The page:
quad_t   st_blocks; /* blocks allocated for file */
	 u_long   st_blksize;/* optimal file sys I/O ops blocksize */
	 u_long   st_flags;  /* user defined flags for file */
	 u_long   st_gen;    /* file generation number */

     However, when the macro _DARWIN_FEATURE_64_BIT_INODE is defined, the stat structure will now
     be defined as:

     struct stat { /* when _DARWIN_FEATURE_64_BIT_INODE is defined */
	 dev_t		 st_dev;	   /* ID of device containing file */
	 mode_t 	 st_mode;	   /* Mode of file (see below) */
	 nlink_t	 st_nlink;	   /* Number of hard links */
	 ino_t		 st_ino;	   /* File serial number */
	 uid_t		 st_uid;	   /* User ID of the file */
	 gid_t		 st_gid;	   /* Group ID of the file */
	 dev_t		 st_rdev;	   /* Device ID */
	 struct timespec st_atimespec;	   /* time of last access */
	 struct timespec st_mtimespec;	   /* time of last data modification */
	 struct timespec st_ctimespec;	   /* time of last status change */
	 struct timespec st_birthtimespec; /* time of file creation(birth) */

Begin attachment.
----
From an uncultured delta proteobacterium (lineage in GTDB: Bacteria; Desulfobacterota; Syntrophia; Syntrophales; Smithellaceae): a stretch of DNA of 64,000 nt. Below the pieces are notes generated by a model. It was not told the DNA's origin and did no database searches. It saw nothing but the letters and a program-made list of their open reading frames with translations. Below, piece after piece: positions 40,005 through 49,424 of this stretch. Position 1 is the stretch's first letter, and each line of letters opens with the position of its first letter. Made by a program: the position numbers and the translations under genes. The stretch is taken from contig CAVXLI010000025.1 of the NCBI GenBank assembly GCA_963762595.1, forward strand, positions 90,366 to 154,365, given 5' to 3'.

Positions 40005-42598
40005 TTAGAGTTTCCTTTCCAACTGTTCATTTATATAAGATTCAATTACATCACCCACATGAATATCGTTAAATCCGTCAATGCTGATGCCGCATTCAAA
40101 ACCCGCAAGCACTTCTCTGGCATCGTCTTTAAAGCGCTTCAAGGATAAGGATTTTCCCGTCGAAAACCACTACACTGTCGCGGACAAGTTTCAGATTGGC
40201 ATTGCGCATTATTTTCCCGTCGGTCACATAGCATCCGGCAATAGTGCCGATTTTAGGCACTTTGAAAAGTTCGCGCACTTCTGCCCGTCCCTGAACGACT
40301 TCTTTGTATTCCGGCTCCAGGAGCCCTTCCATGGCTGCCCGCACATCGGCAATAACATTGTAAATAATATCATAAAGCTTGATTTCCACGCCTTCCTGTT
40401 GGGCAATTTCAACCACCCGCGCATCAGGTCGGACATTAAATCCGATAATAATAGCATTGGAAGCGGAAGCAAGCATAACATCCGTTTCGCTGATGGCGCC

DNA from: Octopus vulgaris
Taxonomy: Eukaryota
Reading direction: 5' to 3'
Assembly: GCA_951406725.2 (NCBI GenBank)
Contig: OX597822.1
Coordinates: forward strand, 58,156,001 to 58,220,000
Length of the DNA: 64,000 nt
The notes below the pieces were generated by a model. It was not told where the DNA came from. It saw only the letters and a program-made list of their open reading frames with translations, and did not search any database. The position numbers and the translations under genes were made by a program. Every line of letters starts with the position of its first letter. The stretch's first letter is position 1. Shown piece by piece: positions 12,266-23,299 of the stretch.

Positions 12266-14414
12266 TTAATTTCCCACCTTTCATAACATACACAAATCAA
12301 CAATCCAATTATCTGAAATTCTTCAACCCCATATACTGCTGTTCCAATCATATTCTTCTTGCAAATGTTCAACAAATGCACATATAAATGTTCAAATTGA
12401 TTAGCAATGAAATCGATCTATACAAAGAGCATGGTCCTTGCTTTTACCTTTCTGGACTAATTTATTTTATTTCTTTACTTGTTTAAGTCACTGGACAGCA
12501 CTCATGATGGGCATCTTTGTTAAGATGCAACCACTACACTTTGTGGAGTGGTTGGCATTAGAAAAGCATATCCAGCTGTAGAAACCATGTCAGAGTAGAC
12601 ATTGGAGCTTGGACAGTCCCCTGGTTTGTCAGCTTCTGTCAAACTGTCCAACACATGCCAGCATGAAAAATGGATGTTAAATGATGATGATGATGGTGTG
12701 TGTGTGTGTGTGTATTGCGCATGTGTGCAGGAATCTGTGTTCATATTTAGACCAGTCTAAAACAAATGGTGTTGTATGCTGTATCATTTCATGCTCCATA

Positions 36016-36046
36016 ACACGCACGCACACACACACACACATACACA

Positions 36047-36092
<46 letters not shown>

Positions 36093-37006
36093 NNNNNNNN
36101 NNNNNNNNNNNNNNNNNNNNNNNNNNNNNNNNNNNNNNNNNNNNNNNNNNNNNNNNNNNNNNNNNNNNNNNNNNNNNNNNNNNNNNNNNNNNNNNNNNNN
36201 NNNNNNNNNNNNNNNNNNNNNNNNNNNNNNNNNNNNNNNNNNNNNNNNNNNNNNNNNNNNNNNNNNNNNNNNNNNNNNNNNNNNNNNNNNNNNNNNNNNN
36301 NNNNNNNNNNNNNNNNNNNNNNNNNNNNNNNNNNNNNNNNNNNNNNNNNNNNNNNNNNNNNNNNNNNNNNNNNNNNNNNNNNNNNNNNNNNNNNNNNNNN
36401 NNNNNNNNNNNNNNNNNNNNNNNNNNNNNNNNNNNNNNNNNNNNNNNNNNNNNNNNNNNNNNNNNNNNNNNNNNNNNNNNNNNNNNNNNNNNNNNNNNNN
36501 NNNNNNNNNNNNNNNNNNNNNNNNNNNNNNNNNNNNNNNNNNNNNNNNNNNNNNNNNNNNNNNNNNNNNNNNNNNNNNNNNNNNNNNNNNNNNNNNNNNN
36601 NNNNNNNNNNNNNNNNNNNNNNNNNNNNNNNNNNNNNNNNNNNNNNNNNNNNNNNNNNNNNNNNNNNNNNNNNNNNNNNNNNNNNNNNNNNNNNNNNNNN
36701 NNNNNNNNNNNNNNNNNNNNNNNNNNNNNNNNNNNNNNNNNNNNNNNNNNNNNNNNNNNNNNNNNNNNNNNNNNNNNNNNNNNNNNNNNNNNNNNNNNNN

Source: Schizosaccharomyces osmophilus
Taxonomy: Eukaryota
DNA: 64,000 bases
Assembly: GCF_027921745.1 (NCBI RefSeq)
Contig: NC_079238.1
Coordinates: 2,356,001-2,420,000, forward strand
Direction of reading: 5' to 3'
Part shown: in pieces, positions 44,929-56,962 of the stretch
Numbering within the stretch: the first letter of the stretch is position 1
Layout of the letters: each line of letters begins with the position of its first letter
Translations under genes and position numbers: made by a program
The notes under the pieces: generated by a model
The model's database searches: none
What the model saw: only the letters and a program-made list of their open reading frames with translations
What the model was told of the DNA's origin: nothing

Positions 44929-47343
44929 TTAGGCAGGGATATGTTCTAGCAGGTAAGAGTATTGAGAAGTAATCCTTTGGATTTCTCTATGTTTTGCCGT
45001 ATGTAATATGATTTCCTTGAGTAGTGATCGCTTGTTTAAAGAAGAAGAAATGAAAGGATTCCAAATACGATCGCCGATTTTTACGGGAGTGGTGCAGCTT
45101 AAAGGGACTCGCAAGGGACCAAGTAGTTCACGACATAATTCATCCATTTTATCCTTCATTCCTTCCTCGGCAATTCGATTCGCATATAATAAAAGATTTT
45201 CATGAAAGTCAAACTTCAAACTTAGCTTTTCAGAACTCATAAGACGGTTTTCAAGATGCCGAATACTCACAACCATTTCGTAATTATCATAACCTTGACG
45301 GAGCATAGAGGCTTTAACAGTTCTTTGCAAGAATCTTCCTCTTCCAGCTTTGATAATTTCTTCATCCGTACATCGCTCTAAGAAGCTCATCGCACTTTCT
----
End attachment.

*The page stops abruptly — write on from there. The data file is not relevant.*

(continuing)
off_t		 st_size;	   /* file size, in bytes */
	 blkcnt_t	 st_blocks;	   /* blocks allocated for file */
	 blksize_t	 st_blksize;	   /* optimal blocksize for I/O */
	 uint32_t	 st_flags;	   /* user defined flags for file */
	 uint32_t	 st_gen;	   /* file generation number */
	 int32_t	 st_lspare;	   /* RESERVED: DO NOT USE! */
	 int64_t	 st_qspare[2];	   /* RESERVED: DO NOT USE! */

     The time-related fields of struct stat are as follows:

     st_atime	      Time when file data last accessed.  Changed by the mknod(2), utimes(2) and
		      read(2) system calls.

     st_mtime	      Time when file data last modified.  Changed by the mknod(2), utimes(2) and
		      write(2) system calls.

     st_ctime	      Time when file status was last changed (inode data modification).  Changed
		      by the chmod(2), chown(2), link(2), mknod(2), rename(2), unlink(2),
		      utimes(2) and write(2) system calls.

     st_birthtime     Time of file creation. Only set once when the file is created. This field
		      is only available in the 64 bit inode variants. On filesystems where birth-
		      time is not available, this field holds the ctime instead.

     The size-related fields of the structures are as follows:

     st_blksize     The optimal I/O block size for the file.

     st_blocks	    The actual number of blocks allocated for the file in 512-byte units.  As
		    short symbolic links are stored in the inode, this number may be zero.